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Hoping and expecting

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Clark
Booth

High among the great changes in my business, which is journalism, in the going-on 60 years since entering upon this improbable stage has been a none too subtle alteration of its most basic dictum.

When I came along, about the time Jack Kennedy was taking over the land and Ted Williams was wandering off to pasture, the business was still entirely dominated by the daily newspaper and much the better for it, although one freely concedes not all of them did the job either wisely or well. But there were certain basic understandings shared by all -- be they the good, bad, or indifferent -- and they were hallowed. You disputed them at your peril if becoming an ink-stained wretch of the glorious Fourth Estate is what you yearned for most.

First among the commandments was as simple as its gets. The primary and essential task of the reporter in telling his or her story was to inform the reader of "Who, What, Where, When, and Why." You'll note there's no inference in that fundamental equation of having the license to predict what will happen next let alone further down the road and the hardened pros who ran the business back then would come down on you like a ton of bricks if you dared try. I can still hear Bob Plaisted, my unforgettable first city editor at the estimable Patriot Ledger, bellowing from his imperial nook, "Dang it Booth, I don't give a hoot what you think might happen, only what you learned did happen." Or words to that effect.

Columnists of course even back then played by different rules. But it's my recollection that the best of them were smart enough to avoid delving in mere and banal prophecy. Citing the potential consequences of policies, acts, or twists of fate is fair game but according them a certain inevitability by predicting their likelihood is quite another. Too many in this dodge nowadays are purveyors of doom and peddlers of the dire and even if it's only foolishness they are so gleefully indulging, that's no excuse. Prophecies are pointless. We have no such skills. None of us are oracles. The "swami" thing expired with Johnny Carson.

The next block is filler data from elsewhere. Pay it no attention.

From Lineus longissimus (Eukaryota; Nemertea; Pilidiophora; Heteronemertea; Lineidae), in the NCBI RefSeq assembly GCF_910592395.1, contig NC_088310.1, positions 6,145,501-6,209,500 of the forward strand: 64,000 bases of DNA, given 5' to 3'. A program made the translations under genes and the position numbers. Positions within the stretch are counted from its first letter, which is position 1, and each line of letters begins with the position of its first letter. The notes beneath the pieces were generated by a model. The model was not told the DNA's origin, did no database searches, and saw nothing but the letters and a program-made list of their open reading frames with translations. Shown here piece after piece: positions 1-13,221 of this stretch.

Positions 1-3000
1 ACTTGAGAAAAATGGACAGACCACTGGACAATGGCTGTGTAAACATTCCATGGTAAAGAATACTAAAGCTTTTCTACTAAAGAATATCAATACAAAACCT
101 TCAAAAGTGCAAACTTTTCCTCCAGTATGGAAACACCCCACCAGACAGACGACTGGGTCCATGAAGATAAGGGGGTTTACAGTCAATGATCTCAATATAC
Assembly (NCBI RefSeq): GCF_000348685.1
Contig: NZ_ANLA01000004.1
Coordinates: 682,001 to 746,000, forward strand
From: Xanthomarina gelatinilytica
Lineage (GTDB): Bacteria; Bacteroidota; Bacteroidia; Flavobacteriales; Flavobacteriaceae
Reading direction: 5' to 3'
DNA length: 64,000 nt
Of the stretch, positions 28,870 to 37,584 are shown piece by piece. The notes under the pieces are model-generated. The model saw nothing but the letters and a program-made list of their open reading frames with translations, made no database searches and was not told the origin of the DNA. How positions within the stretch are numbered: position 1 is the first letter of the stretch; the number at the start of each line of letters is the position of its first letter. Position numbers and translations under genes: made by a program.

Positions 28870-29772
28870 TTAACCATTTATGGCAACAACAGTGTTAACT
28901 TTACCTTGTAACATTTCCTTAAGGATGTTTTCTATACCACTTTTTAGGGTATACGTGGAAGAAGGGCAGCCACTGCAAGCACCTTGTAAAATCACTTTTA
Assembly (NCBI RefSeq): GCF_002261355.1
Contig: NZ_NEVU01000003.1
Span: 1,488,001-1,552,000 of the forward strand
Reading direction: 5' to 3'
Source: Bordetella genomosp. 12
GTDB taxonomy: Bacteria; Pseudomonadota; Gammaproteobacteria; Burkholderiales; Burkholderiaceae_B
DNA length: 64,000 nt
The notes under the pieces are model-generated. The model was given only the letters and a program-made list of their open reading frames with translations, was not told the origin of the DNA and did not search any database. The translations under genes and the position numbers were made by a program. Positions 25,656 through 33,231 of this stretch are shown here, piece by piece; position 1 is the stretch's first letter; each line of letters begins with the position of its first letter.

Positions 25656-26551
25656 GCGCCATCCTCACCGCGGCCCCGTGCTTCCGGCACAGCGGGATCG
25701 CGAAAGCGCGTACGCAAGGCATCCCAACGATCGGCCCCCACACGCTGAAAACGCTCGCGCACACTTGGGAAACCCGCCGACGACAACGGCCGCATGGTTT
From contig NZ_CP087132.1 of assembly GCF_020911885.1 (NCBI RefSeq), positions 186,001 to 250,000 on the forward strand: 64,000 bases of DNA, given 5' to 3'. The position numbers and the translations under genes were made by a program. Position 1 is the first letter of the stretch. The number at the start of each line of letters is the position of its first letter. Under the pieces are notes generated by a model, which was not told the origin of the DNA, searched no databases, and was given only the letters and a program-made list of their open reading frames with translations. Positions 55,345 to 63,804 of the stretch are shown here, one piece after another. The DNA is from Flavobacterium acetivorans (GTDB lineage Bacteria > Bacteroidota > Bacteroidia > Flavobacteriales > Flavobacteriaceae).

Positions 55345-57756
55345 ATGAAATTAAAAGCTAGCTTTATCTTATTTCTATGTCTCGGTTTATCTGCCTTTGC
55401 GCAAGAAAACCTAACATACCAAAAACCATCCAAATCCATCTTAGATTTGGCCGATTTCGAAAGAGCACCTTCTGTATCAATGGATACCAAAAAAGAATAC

Obviously, the occasion that inspires this rambling discourse is the beginning of another new year when the rage to reveal the mysteries of the future becomes epidemic in our business. It happens every year. We never learn. That it should be especially an affliction of the toy departments of the now much more vast and wide ranging world of media makes what we are referencing here in this space fairly harmless, but no less stupid.

Bear in mind that precisely a year ago predictions were loud and rampant that your Red Sox would run away with the American League East, the Bruins would make it to the Stanley Cup Finals, the Celtics would sink deeper into their abyss, with Tiger Woods coming all the way back. Moreover, there was no such term in the entire jock lexicon let alone the dictionary as "Deflategate." Things happen fast in these times. Alleged dynasties rise and fall, sometimes overnight.

So with that rather elaborate caveat in place let's proceed with the citing of a few things that might reasonably be anticipated in 2016; with the possibility some might even please or amuse us and with the further and very firm understanding that none of them are predictions. Call them "hopes and expectations," if you will, and, of course, "questions."

Like, where will the Red Sox end up? I have no clue. But still haunted by the lessons of their history I feel safe in offering assurances it won't be as merry a romp as their vast legion of cheerleaders seem already celebrating. You can bet at least one of the fundamental premises of their latest restoration will crumble. At $210 million over seven years they will only hope it's not David Price.

Unravelling in step will be the 162-game farewell victory-lap of David Ortiz. Never one to miss a trick, our redoubtable slugger has given the entire baseball world a whole year to plan the tributes they must shower on him to properly convey 'respect.' We have the otherwise impeccable Derek Jeter to thank for this relatively new but already old shtick, of which I do guarantee you too will soon enough tire.